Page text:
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river, 80 mi (129 km) long, rising in three forks in the Sierra Nevada, uniting N of Oroville, Calif., and flowing S into the Sacramento River, N of Sacramento, Calif. The Feather River basin was a rich source of gold in the mid-1800s. The Feather River project (1957–68), which includes Oroville DamOroville Dam,
770 ft (235 m) high and 7,600 ft (2,317 m) long, on the Feather River, N Calif., near the city of Oroville. The highest dam in the United States and the largest unit of the Feather River project, the dam was built (1957–68) to provide electric power, drinking
..... Click the link for more information.
, furnishes central and S California with water and provides flood control, recreation, and hydroelectricity in the river basin.


A specialized keratinous outgrowth of the skin, which is a unique characteristic of birds. Feathers are highly complex structures that provide insulation, protection against mechanical damage, and protective coloration, and also function significantly in behavior. One special functional role is in flight, where feathers provide propulsive surfaces and a body surface aerodynamically suitable for flight. Feathers are used in maintenance of balance and occasionally in the capture of prey and various specialized displays.

Types of feathersenlarge picture
Types of feathers

A representative definitive feather contains a single long central axis which supports a row of small branchlike structures along each side (barbs). Barbs form the vane, or web, of the feather. Individual barbs branch off at variable angles and point toward the outer tip of the feather. The barbules are small branches from the barbs. They lie in the same plane as the barbs and arise in rows from their anterior and posterior surfaces. The anterior barbules have a flattened base and a series of small hooklike projections which attach to the proximal ridge of the posterior barbules of the next barb, forming an interlocking structure characterized by its great strength and light weight. All feather types consist basically of these structural elements.

Most of the superficial feathers are contour feathers (pennae). These include the large flight feathers (remiges) of the wing and the long tail feathers (rectrices). Other common feather types include the down feathers (plumulae), intermediate types (semiplumes), and filoplumes (see illustration).

Feathers normally undergo attrition because of the physical abuse attendant to the normal activity of birds. In most species, feathers are replaced completely at least annually, and many of the feathers are replaced more frequently. The sequence of feather molt is surprisingly orderly. Penguins, which shed large patches of feathers in an irregular pattern, are an exception. In most species the power of flight is retained during molt. The molt, that is, the normal shedding of feathers and their replacement by a new generation of feathers, is a single growth process which is actively concerned only with the production of the new generation of feathers. The old feathers are pushed out of the follicles passively.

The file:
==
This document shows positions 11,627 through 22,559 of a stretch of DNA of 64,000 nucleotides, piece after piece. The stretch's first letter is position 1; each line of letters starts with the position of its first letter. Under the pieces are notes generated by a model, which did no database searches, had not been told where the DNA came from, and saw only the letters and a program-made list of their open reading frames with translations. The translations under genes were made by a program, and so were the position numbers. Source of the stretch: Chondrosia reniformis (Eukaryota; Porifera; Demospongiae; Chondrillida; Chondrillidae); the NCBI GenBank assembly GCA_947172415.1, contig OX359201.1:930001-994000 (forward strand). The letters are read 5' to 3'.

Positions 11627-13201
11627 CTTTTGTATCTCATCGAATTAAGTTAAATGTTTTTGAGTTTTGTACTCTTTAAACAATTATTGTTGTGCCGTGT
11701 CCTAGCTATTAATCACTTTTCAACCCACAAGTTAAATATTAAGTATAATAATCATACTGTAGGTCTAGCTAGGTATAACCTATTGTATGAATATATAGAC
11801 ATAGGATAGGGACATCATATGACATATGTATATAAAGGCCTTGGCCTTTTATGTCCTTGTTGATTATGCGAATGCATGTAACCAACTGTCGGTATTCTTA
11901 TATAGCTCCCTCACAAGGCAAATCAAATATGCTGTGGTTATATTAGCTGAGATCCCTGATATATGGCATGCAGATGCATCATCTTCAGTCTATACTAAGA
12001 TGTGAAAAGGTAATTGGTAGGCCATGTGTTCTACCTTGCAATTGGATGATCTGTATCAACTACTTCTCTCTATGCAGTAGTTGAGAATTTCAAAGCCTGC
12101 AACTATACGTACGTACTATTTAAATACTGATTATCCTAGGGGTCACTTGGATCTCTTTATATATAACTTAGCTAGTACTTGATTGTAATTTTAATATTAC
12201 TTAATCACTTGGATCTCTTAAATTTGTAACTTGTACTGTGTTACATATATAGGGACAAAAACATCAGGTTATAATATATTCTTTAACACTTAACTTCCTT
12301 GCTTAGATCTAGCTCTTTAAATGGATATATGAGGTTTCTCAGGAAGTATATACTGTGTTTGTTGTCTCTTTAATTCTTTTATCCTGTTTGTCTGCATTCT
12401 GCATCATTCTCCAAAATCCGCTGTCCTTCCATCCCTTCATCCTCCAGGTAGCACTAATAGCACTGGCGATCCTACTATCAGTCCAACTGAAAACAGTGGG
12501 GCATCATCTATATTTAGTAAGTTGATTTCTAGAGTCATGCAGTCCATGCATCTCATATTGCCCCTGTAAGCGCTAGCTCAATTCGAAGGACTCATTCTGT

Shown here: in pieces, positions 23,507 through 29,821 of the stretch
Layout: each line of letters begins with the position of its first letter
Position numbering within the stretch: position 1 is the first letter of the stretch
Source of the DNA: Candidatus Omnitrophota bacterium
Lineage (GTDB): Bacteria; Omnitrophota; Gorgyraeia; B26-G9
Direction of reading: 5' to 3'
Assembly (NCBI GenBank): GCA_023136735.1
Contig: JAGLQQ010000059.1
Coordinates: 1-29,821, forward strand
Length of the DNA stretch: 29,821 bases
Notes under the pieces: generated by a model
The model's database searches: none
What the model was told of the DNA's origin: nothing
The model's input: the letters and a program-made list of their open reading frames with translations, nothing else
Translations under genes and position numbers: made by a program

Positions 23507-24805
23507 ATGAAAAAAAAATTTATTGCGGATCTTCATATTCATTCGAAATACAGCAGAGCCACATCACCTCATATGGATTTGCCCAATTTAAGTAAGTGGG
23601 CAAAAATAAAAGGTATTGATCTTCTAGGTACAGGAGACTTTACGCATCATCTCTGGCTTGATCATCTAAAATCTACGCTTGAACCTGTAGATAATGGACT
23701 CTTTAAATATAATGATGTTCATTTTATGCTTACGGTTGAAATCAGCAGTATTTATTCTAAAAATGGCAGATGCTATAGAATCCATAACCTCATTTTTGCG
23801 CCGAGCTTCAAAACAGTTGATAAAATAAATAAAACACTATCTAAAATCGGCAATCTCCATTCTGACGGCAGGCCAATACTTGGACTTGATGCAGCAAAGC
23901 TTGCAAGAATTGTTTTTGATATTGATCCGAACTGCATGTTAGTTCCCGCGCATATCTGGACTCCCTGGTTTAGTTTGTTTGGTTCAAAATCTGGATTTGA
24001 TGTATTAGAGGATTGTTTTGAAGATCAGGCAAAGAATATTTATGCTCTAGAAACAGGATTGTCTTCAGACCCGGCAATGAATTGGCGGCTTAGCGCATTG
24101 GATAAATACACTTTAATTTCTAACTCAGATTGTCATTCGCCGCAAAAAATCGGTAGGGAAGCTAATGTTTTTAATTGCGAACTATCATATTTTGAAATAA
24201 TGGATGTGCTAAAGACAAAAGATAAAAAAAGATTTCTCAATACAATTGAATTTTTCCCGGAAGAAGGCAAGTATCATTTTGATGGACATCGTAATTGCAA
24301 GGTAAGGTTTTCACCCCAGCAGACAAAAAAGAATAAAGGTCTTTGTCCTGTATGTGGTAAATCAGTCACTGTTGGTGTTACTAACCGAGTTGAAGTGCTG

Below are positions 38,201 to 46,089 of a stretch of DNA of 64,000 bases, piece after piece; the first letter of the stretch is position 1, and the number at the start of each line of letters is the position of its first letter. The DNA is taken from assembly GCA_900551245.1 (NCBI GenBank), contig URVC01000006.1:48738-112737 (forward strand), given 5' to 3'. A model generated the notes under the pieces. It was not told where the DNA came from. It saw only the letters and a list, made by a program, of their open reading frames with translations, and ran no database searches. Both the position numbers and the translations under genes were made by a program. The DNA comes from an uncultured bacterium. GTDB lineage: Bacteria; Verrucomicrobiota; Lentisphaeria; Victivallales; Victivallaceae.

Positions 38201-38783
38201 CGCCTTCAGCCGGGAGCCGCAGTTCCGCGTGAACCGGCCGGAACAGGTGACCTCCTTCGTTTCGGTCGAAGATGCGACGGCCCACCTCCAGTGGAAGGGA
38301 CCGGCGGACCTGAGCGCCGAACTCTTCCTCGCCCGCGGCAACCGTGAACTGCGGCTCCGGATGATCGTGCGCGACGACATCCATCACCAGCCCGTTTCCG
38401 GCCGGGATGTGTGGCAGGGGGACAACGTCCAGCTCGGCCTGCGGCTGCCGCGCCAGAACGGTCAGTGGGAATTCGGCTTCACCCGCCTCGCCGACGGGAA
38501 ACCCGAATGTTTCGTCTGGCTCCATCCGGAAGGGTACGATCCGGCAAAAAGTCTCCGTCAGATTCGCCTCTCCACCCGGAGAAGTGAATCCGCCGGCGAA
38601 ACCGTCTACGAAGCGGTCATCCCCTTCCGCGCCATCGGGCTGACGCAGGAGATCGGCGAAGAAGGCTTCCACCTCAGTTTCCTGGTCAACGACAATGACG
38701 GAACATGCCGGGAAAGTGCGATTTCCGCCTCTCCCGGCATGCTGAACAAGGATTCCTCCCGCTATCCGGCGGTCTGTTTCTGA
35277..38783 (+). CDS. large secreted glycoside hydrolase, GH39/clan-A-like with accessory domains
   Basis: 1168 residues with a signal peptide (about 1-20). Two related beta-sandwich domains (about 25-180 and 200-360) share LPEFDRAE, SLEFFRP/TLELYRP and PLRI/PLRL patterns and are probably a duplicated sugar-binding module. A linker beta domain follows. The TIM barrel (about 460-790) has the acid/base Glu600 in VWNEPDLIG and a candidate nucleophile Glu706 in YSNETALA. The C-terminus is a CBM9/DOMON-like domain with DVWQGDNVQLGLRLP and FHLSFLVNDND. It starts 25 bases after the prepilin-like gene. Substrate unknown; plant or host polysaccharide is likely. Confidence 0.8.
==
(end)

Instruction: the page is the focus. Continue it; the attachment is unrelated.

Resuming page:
A major physiological role of feathers is to provide insulation. This is accomplished by regulating the configuration of feather and skin in such a way that differing amounts of air are trapped in the dead space so formed. A second mechanism for control of heat dissipation is the balance of the exposure of feathered and unfeathered body parts.

Feathers act as a protective boundary in their role of providing waterproofing. Water repellency is a structural feature of feathers and is the result of precise geometric relationships between the diameter and spacing of barbs and barbules. Preening appears to be more important in the maintenance of this structure than it is for the application of oils or any other natural product, as was once thought.

A third function of the surface configuration and overall pattern of feathers is in the area of behavioral adaptations. These may be of two types. First is concealment, when the bird is cryptically marked to match its background and escape detection. The second type consists of various types of advertisement. See Protective coloration



one of the horny epidermal formations of birds. Feathers cover most of a bird’s body, forming its plumage. There are various kinds of feathers: contour feathers, filoplumes, down feathers, powder downs, and bristles.

The contour feathers have the most complex contruction. They consist of a shaft and two vanes. The lower part of the shaft, the calamus, is hollow and has no vanes. The remaining part of the shaft, the rachis, is solid and consists of a light, horny, alveolate tissue. The vanes are comprised of long barbs that are interlocked by barbules. The contour feathers include the flight feathers, which play a major role in the formation of the supporting surfaces of the wings; the rectrices, which form the tail; and the covert feathers, which cover the trunk of the bird and a substantial part of the wings. In most birds the covert feathers do not entirely cover the bird’s body: feathered areas, or pterylae, alternate with bare areas, or apteria.

Filoplumes consist of a long, slender, rachis that is soft and has very few barbs at the distal end. They are usually hidden by the contour feathers, but in some birds, such as cormorants, they emerge to the surface at the neck and back of the head. Down feathers are characterized by a slender shaft and soft barbs that do not interlock. Both down feathers and powder downs protect the body from cold. The powder downs consist of a soft shaft and dissociated barbs. The juvenile feather, from which all types of feathers develop, is similar to a powder down. Bristles consist of shafts that lack barbs. It is conjectured that they, like filoplumes, perform a tactile function.